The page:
Before that class, when I was working in QA, there were fewer than 10 females in the entire company, and no racial diversity. So to go into the Tech Talent South classroom and see people of different, ages, races and backgrounds was really refreshing, because how can we build products for all people if we’re not including everyone? You have to respect the clients you’re working for, which is hard if you don’t allow them into your offices. So I was really proud of us for bringing our differences together, and the experiences we got out of it was more powerful for that fact. I appreciate it more than many other singular detail.
How did you pay for Tech Talent South? Did you use a financing partner? Did you get a scholarship?
I did get a scholarship, and I did a work-trade. Because of my background in statistics, I was able to help out with the big data analytics class. Betsy is so passionate about making this accessible to people. They have good payment plans, and they have trade with work opportunities sometimes. I was also extremely lucky to have my fiance who helped me with the payment plan because he knew continuing my education was important to me.
What was the learning experience like at Tech Talent South — typical day and teaching style?
The classes are half days. I know some code immersions do full days. But I found the half day really conducive to this type of learning – where you can immerse yourself in a lot of new information, then have time to process it on your own.
We had class with a lecture in the morning with an instructor from 8 am to 11 am, then office hours from 11 am to 12 pm. In the afternoons there was time to have another job, time to work on homework, and any further studies we wanted to do. Then the next morning we did it all over again. I got a part time job at first, but I found I was able to absorb more and dedicate more time to my studies if I just focused on being in class.
What was your favorite project you created?
I really loved doing our final project because at that point we had enough knowledge to imagine a tool we wanted to use and to fully execute it. It was such a powerful feeling for me to host it online, and see it live. My group did a Pinterest-style app called CityBuzz for local businesses to connect with clientele and post promotions, sales, and new openings.
One of the most important classes to me was the day we first used SQL, even though we only had one lecture and one weekend to do an online mini-course. That was one of the most effective steps I took towards my current career. It really was an enlightening experience to go through that part of the course.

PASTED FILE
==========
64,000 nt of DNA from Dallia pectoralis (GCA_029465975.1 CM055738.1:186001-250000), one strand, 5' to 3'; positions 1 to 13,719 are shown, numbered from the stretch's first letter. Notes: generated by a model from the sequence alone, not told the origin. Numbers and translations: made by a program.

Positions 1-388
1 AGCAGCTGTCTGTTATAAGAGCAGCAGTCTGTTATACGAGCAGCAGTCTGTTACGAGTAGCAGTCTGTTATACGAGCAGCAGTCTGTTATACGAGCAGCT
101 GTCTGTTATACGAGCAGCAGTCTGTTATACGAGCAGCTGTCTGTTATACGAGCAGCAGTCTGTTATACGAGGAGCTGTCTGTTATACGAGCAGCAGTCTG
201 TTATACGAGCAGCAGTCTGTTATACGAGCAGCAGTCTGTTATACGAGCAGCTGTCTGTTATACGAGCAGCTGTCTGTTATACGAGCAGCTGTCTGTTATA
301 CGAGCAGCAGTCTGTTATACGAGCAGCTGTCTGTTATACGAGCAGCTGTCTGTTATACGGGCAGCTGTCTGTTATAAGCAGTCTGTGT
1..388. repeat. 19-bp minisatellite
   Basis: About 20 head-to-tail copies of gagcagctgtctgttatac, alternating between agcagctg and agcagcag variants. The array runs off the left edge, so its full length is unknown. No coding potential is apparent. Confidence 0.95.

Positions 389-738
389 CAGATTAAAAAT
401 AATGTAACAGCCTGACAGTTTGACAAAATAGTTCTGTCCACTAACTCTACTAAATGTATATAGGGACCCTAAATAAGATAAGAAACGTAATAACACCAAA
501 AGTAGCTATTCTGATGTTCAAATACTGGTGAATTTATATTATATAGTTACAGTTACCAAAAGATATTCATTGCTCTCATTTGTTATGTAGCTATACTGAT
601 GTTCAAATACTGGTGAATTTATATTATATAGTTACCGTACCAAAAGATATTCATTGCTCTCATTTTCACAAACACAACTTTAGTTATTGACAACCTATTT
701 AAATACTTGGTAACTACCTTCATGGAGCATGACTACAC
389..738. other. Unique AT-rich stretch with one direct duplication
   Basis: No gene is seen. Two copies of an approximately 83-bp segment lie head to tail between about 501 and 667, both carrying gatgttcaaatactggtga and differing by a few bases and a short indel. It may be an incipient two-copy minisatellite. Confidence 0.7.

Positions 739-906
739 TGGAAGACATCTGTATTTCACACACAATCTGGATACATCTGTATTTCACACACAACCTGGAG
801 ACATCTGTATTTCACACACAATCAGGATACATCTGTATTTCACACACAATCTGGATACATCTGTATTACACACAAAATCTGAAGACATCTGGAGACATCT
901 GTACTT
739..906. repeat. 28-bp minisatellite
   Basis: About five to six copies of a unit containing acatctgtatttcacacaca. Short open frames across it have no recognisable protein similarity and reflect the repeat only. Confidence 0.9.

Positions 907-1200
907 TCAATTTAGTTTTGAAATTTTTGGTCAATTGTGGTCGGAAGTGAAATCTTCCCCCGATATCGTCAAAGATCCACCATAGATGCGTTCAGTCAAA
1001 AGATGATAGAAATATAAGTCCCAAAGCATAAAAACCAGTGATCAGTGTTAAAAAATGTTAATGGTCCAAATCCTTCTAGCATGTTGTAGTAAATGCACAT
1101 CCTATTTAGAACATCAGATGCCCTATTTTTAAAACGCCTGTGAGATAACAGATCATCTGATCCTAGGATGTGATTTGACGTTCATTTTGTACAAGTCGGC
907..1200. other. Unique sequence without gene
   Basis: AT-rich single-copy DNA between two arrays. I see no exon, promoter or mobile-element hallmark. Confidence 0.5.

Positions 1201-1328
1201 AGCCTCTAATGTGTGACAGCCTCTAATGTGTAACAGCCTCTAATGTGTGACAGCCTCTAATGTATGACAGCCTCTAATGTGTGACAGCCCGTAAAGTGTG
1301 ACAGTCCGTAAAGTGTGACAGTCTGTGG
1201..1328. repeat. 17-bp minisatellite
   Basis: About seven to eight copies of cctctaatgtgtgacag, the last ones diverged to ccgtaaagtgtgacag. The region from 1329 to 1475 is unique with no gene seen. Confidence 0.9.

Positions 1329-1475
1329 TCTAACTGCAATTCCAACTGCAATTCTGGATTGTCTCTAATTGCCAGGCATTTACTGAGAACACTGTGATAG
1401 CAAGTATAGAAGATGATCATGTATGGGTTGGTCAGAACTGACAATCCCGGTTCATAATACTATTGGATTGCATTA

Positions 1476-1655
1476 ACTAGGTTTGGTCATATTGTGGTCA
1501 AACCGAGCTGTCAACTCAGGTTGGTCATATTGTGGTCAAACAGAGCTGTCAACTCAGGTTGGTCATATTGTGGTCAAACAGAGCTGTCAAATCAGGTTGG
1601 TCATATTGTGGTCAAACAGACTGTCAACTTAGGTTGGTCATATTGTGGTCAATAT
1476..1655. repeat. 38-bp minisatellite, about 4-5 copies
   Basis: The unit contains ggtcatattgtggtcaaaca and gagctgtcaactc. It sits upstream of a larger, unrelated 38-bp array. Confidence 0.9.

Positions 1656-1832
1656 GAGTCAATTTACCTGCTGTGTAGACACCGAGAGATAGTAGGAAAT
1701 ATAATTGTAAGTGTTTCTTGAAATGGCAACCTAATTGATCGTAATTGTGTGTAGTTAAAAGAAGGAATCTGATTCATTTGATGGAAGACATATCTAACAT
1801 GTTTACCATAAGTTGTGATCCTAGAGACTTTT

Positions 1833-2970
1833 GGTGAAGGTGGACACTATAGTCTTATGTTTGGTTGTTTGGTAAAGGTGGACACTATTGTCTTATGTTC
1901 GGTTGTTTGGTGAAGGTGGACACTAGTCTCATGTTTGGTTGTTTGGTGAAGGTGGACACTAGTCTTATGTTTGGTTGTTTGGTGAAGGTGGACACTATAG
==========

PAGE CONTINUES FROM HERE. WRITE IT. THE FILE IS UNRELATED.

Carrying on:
Tell me about your new job at TradeKing.
My title is web conversion analyst so I am on a team dedicated to creating the best experience for new clients as they go through the process of creating an account on our site. The account itself can be used to trade stocks, trade options, or to invest in a Roth IRA etc. I’m learning so much and finding it’s a really interesting industry that I had never really seen myself being a part of.
What technologies are you working with at TradeKing?
I use SQL server, R, Python, and Tableau. The tasks I work on are pulling data and performing analysis on our clients, following them through the process of completing an application, and trying to spot places in our process to improve. We’re constantly trying to observe what other people are doing, observe what our clients are going through, and trying to make the process to feel as natural and quick as possible.
How did you find the job? What was the application and interview process like?
I was recruited through LinkedIn, by a local agency that works closely with TradeKing. That was a really exciting way to start a year. In the first week of January 2016 I got a message from the recruiter who was really passionate about the position and interested in me. He had me take some pre-tests on SQL, I did a phone screening, in-person interviews, and a code challenge. It took around 10 days to complete. It’s a really intense but comforting experience to be able to find that compatibility between an employer and employee.
How did Tech Talent South prepare you for finding a job?